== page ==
What is it about food that makes films with ethnic-identity themes easier to swallow? Last year's Tortilla Soup was a fairly digestible remake of Eat Drink Man Woman, and now American Adobo gives us the Filipino American perspective with the Philippines' national dish as title and main metaphor. The ingredients are familiar: five friends who knew each other in college, a picture-postcard New York, and family events to which everyone brings his or her relationship disorders (an aftertaste of the recent East Indian American drama ABCD). But Adobo doesn't exoticize the culture so much as leaven it with a sense of ordinariness. A family man from suburban Long Island considers returning to the country of his birth after realizing he doesn't love his wife, while a career woman forces herself to deal with her boyfriend's infidelities. Her handsome, profligate cousin contemplates reform when faced with possible disease, as a fortysomething single compensates for her lack of a love life by cooking for her friends.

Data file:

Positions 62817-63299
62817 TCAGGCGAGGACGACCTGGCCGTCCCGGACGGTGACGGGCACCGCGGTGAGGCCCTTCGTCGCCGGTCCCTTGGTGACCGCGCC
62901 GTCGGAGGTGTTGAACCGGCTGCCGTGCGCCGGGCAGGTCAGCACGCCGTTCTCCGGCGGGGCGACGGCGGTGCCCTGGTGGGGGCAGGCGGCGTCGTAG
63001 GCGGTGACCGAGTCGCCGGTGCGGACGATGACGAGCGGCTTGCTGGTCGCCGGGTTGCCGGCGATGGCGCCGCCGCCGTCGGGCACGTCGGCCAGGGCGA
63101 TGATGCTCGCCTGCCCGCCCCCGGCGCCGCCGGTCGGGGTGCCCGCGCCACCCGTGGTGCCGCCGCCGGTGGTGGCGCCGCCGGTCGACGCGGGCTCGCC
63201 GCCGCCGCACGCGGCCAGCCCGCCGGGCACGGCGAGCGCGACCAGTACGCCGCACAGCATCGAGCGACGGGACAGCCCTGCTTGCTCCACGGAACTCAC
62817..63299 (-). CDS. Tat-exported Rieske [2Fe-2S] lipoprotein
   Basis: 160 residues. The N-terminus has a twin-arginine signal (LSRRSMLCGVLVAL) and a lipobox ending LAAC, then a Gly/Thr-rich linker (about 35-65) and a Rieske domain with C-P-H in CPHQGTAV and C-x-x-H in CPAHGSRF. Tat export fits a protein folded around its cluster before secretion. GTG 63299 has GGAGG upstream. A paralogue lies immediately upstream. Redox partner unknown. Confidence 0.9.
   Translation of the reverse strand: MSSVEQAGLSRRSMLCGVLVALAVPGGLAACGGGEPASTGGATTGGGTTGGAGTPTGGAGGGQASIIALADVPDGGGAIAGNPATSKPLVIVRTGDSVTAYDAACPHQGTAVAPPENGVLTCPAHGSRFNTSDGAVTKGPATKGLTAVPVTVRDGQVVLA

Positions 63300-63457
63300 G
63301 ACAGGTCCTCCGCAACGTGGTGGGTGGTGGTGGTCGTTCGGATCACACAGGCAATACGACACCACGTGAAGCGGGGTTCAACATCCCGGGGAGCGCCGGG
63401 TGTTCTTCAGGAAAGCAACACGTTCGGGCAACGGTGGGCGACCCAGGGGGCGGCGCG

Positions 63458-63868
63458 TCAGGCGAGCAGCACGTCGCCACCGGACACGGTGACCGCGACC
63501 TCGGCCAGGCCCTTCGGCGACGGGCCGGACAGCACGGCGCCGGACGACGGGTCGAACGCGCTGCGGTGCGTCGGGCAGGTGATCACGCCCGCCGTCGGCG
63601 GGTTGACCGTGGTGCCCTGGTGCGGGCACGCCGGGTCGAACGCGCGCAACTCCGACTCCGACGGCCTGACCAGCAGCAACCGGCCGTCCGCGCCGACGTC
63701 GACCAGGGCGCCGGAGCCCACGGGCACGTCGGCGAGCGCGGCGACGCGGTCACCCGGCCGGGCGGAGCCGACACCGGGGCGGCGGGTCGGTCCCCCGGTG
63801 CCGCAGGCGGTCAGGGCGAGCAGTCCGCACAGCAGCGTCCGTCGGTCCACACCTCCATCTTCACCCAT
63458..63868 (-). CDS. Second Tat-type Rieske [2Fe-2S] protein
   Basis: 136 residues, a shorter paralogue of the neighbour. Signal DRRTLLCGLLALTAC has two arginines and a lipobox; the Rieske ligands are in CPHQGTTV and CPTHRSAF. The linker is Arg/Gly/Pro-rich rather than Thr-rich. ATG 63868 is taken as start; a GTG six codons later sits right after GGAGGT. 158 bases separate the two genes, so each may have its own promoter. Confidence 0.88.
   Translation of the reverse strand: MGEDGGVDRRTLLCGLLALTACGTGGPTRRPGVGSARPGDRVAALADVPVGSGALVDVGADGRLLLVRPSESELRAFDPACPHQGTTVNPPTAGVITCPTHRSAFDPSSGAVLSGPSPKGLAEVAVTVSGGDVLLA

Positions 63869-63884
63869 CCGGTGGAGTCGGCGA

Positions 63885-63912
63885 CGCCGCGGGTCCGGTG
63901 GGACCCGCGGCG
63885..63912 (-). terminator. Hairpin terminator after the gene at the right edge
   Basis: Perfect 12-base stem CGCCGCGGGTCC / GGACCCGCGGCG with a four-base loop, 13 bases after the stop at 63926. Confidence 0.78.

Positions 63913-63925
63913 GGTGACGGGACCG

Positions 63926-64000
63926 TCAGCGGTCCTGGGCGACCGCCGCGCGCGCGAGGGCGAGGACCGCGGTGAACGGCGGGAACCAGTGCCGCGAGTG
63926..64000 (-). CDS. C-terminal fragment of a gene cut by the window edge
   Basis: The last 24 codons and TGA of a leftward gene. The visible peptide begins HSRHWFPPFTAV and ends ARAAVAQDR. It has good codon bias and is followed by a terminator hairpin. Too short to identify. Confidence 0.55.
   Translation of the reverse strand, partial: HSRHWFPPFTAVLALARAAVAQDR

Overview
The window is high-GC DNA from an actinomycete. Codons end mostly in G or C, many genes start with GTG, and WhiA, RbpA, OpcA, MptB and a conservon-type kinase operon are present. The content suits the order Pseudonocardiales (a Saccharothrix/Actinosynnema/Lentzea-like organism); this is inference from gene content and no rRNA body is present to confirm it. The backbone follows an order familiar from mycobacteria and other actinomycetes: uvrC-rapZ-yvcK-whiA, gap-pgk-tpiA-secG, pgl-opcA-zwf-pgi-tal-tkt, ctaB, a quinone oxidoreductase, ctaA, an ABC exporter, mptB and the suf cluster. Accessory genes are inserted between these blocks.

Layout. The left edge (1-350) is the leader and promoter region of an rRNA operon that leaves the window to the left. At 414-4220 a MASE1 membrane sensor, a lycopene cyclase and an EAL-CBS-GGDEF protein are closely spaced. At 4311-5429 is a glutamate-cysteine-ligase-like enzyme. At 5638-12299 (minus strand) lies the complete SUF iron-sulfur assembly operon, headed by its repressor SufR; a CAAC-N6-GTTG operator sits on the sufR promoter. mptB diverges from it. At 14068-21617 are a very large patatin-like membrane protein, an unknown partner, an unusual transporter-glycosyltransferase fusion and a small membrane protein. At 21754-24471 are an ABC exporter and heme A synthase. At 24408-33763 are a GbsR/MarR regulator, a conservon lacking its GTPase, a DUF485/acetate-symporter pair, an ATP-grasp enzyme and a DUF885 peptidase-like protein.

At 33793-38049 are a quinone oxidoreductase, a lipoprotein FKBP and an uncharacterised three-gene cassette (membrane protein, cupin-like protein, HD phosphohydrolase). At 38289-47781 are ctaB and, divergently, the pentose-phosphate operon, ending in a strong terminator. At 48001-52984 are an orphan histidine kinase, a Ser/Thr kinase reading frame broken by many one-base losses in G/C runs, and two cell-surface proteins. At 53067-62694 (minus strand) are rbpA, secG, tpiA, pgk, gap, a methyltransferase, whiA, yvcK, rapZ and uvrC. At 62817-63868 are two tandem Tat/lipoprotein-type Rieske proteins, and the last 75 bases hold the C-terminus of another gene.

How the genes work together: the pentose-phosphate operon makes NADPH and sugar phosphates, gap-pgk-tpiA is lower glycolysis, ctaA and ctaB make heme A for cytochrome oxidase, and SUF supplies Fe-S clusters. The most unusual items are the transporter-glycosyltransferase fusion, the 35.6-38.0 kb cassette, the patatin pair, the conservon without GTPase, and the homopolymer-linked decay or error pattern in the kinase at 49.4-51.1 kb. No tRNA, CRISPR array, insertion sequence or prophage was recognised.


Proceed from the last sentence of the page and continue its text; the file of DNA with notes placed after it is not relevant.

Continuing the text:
Although most of the cast hails from the Philippines, as does director Laurice Guillen, the dialogue (spoken in a mixture of English and Tagalog) seems filtered through too many American soap operas. Yet even the most dramatic eventsa father throwing his willful daughter out of the house, a gay man taking his mother to see his dying loverare tempered by optimistic resolutions and a dual cultural perspective. In Adobo, ethnicity is not just the spice, but at the heart of more universal concerns.
Get the Film & TV Newsletter
Stay up to date on the best new movies with our critics' latest reviews, interviews and trailers for the films coming to a theater near you each week.